Former Light Heavyweight Champions Quinton ‘Rampage’ Jackson and Rashad Evans meet at UFC this weekend for the dubious honour of getting a chance to lose to current champion Mauricio ‘Shogun’ Rua.
Don’t let the side show sway you
Rampage is a bad coach, Rampage spent too much time filming The A-Team, Rampage isn’t fully committed to the sport, Rampage…oh who cares? Quinton Jackson has never been the most sane and focussed sportsman, hell they wouldn’t call him Rampage if he was, but none of the side stories involving Jackson should influence the outcome of this weekend’s main event. Jackson had two dire stints coaching on The Ultimate Fighter but just because he gives bad advice doesn’t mean he can’t walk the walk himself. As for The A-Team theory, I wouldn’t put it past him using it as an excuse if he loses but it’s a poor man’s excuse given the time he had to prepare since shooting ended. This fight will be decided based on the type of game both men bring to the octagon, not what they are doing in their personal lives.
Rampage presents the better challenge for Shogun
The bookies have Jackson as a slight favourite but in truth this is a nightmare to call. Jackson possesses a strong wrestling background but it’s his striking where he possesses a clear edge over his opponent. Evans is no slouch and would likely have the upper hand if it comes down to grappling. My view on the winner changes daily, at the moment I’m swinging towards Jackson but the more interesting angle isn’t who will win but rather who would give Shogun more of a challenge. Evans will be outmatched in grappling and Ju-Jitsu against the champion but a victory for Jackson is far more appealing. In raw talent and consistency the edge would have to go to Rua but Jackson has split his two previous encounters with the Brazilian and possesses the ability to pull off the shock upset. In either event I don’t see the champion losing in his first defence but a third fight with Jackson would provide more entertainment.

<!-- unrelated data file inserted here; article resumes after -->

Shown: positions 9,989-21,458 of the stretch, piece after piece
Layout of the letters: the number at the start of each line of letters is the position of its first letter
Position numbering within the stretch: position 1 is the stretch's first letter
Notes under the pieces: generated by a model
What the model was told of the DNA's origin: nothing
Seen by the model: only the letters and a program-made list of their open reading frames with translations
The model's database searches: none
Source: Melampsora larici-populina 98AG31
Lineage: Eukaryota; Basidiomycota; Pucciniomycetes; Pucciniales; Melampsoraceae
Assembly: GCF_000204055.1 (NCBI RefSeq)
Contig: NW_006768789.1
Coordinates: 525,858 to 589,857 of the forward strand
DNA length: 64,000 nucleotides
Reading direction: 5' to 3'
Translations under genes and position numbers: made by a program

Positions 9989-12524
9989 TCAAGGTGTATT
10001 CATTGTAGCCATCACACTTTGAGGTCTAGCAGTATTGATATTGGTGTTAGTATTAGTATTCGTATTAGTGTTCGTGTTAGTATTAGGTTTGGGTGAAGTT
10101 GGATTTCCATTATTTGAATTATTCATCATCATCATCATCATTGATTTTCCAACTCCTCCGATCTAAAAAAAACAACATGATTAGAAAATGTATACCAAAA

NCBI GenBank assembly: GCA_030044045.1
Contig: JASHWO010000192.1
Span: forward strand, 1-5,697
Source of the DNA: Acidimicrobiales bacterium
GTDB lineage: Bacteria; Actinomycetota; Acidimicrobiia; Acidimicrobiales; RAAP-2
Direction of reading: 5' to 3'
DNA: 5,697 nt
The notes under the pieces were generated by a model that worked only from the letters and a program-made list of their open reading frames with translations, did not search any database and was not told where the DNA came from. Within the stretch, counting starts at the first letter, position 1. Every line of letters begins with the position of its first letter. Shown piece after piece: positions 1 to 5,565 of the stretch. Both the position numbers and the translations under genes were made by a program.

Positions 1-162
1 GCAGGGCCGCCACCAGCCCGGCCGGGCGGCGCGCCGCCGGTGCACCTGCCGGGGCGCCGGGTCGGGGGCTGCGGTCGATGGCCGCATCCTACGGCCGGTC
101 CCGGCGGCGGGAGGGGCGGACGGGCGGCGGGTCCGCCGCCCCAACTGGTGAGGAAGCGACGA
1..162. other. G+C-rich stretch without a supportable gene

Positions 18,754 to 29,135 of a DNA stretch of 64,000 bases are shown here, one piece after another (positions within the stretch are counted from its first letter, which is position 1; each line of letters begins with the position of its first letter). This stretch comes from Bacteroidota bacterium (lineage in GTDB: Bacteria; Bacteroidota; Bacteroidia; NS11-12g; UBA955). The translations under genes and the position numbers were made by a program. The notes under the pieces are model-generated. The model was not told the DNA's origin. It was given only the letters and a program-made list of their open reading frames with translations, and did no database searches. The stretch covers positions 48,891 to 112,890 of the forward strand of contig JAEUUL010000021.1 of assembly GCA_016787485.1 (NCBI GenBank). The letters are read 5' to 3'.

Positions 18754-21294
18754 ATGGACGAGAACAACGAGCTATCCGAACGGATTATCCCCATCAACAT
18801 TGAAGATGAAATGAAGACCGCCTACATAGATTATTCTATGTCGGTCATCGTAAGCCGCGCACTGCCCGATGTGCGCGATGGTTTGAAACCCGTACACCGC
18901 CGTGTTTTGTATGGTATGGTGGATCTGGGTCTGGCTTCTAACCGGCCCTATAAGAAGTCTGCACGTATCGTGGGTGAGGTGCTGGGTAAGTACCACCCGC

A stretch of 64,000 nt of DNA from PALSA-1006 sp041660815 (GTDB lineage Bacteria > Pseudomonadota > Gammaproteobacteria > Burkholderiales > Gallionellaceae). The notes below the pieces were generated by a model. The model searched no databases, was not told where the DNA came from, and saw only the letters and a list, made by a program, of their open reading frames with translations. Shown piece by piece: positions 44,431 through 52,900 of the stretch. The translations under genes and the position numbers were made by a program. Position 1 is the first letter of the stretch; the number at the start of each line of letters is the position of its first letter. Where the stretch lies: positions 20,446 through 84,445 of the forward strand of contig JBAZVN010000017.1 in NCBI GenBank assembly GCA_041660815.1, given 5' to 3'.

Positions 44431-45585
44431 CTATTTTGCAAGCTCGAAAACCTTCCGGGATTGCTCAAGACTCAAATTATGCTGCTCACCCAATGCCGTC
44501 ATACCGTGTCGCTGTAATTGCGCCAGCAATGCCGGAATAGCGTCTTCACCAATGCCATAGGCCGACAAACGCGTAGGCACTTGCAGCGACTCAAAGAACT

It’s a pity about Forrest Griffin
Antonio Rogerio Nogueira comes into UFC 114 on a six fight winning streak and was set to face former Light Heavyweight champion Forrest Griffin only for Griffin to pull out with a shoulder injury. The result is a far less attractive under card. His replacement, Jason Brilz, is reasonably accomplished but far from a name fighter and this is by some distance the biggest challenge he will have faced in his career to date.
In the Middleweight division Michael Bisping looks to rehabilitate his career. The former winner of The Ultimate Fighter TV series was beaten by Wanderlei Silva in his last outing. Bisping’s image is still suffering from the humiliation he suffered at the hands of Dan Henderson almost a year ago when he was shown up horribly. In Dan Miller he faces an opponent coming in on the back of two defeats, the latter to recent Middleweight title challenger Demian Maia on points. A victory inside the distance could do wonders for Bisping’s career, defeat would have dire implications for the English fighter’s career.
Further down the card Todd Duffee will hope for a longer fight against Mike Russow than his last outing when he knocked Tim Hague out in just 7 seconds. Neither fighter has taken on serious opposition in their careers to date although the explosive nature of Duffee should make this entertaining if nothing else.
Finally in the Welterweight division unbeaten Englishman John Hathaway puts his 12-0 record on the line against the heavily experienced Diego Sanchez. The American has suffered three defeats in his career but they were to some of the biggest names in the sport in Jon Fitch, BJ Penn, and Josh Kosheck. Hathaway has certainly come a long way in his four year career but it’s hard to see his unbeaten record staying intact after this event.